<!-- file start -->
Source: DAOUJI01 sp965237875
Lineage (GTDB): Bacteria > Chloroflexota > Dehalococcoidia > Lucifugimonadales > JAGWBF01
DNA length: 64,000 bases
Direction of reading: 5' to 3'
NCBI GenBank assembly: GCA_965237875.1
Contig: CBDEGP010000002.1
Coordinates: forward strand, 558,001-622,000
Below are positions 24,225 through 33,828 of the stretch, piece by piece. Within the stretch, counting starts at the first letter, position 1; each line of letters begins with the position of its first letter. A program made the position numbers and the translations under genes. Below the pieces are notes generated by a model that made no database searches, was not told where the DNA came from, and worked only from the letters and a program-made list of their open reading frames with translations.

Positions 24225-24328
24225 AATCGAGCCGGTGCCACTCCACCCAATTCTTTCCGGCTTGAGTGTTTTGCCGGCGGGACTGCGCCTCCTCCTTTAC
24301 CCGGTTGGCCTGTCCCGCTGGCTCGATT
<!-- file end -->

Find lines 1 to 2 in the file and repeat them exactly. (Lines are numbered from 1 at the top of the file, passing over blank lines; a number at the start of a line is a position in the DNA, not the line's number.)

Source: DAOUJI01 sp965237875
Lineage (GTDB): Bacteria > Chloroflexota > Dehalococcoidia > Lucifugimonadales > JAGWBF01